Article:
Kotlet schabowy

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Kotlet schabowy
Kotlet schabowy.jpg
Kotlet schabowy with home fries.
Alternative name(s) Schabowy, Schaboszczak
Type Main
Place of origin Poland
Serving temperature Hot
Main ingredient(s) Pork or Chicken or turkey, eggs, lard or oil, spices, breadcrumbs, flour

Kotlet schabowy [ˈkɔtlɛt sxaˈbɔvɨ] is a Polish variety of pork breaded cutlet coated with breadcrumbs similar to Viennese schnitzel,[1] but made of pork tenderloin (with the bone or without), or with pork chop. There's also the Polish variety of the chicken breast cutlet coated with breadcrumbs looking somewhat similar, or the turkey cutlet coated with breadcrumbs (kotlet z indyka [ˈkɔtlɛt z ˈindɨka]) made the same way.

The history of the Polish pork cutlet schabowy dates back to the 19th century. The collection of different recipes for cutlets such as schabowy is featured in an 1860 cookbook by Lucyna Ćwierczakiewiczowa entitled 365 obiadów za pięć złotych (365 Dinners for five złotys), but missing from the 1786 cookbook by Wojciech Wielądek called Kucharz doskonały (The Perfect Chef), thus suggesting, that the dish wasn't known (or at least, wasn't popular) before the 19th century. Typical ingredients include: eggs, lard or oil, spices, pork tenderloin with or without bone, breadcrumbs and flour.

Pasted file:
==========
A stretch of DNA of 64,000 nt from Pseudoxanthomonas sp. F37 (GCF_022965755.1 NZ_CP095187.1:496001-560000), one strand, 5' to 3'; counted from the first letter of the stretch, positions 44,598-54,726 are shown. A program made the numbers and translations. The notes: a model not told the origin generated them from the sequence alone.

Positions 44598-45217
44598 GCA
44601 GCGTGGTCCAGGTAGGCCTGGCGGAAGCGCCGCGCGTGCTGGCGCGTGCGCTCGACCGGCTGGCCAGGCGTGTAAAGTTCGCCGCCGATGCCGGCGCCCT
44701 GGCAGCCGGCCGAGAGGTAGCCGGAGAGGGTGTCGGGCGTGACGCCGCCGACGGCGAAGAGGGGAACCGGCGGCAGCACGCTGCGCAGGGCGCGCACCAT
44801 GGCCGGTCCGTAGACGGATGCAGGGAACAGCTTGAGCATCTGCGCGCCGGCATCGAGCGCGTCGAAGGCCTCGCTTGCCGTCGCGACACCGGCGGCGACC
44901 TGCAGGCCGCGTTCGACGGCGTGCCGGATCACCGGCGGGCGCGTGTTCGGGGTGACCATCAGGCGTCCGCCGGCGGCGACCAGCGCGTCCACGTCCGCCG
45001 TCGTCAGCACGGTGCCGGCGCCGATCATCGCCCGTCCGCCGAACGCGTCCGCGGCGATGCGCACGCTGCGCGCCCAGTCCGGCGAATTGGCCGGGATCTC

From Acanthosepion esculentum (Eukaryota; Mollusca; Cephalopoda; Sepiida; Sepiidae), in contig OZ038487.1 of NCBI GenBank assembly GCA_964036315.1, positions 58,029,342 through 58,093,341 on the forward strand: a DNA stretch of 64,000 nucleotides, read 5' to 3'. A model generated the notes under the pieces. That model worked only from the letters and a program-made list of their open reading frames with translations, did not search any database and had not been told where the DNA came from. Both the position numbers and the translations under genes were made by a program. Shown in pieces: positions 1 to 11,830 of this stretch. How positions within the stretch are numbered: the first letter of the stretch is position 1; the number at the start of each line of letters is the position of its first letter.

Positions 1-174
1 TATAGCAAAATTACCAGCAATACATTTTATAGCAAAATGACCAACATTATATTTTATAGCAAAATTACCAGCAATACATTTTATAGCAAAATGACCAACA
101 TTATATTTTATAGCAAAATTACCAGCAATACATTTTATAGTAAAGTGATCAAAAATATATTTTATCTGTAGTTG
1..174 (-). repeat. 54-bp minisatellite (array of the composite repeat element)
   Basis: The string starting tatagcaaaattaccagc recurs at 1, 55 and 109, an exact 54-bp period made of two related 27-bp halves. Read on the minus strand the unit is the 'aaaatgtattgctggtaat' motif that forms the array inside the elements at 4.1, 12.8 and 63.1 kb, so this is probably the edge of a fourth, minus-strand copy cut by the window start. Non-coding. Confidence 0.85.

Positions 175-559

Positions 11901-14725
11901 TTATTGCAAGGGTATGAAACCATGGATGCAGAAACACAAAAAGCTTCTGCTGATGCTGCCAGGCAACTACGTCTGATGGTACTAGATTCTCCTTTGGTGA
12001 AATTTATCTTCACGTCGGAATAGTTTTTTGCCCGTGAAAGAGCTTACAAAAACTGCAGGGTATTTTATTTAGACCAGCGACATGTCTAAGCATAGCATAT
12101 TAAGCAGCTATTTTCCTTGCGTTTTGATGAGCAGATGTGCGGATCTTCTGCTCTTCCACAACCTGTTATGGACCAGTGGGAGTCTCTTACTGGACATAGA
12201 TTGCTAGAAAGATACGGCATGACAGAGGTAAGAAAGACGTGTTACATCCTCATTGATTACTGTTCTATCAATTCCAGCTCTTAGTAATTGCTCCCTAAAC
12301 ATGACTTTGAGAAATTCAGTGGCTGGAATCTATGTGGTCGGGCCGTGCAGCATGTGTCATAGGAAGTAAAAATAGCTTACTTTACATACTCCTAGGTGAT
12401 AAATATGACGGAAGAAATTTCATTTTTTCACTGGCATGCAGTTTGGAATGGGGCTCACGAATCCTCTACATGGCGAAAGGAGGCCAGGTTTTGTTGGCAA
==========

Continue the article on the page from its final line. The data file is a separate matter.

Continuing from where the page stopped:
Pork tenderloin is cut into 1 inch slices and pounded with mallet until it becomes thinner and soft. Eggs and spices are combined on a separate plate and lightly beaten. The meat is dipped in flour, then in egg, and then covered in breadcrumbs. The oil is heated in a frying pan till it starts to sizzle and the meat is placed onto it, then turned over a couple of times. Served hot. Kotlet schabowy can be served with mashed potatoes, rice or pasta, pierogi, fried mushrooms, cooked vegetables (seared cabbage),[2] with salads or with coleslaw.

Notes[edit]

  1. ^ Mieczysław Czuma, Leszek Mazan. Austriackie gadanie czyli encyklopedia galicyjska. 1998, page 465. Quote: "...jedna z najpopularniejszych potraw w całej byłej monarchii austro-węgierskiej, w wersji wieprzowej, jako kotlet schabowy - w całej Polsce. Pierwotna nazwa costelette alla milanese, gdyż potrawa (smażona na maśle) pochodzi z Włoch. Zwrócił na nią uwagę w czasie kampanii włoskich dowódca wojsk austriackich w Lombardii i Wenecji sędziwy marszałek Radetzky."
  2. ^ Pork cutlets with cabbage (recipes) at Pl magazine.net.

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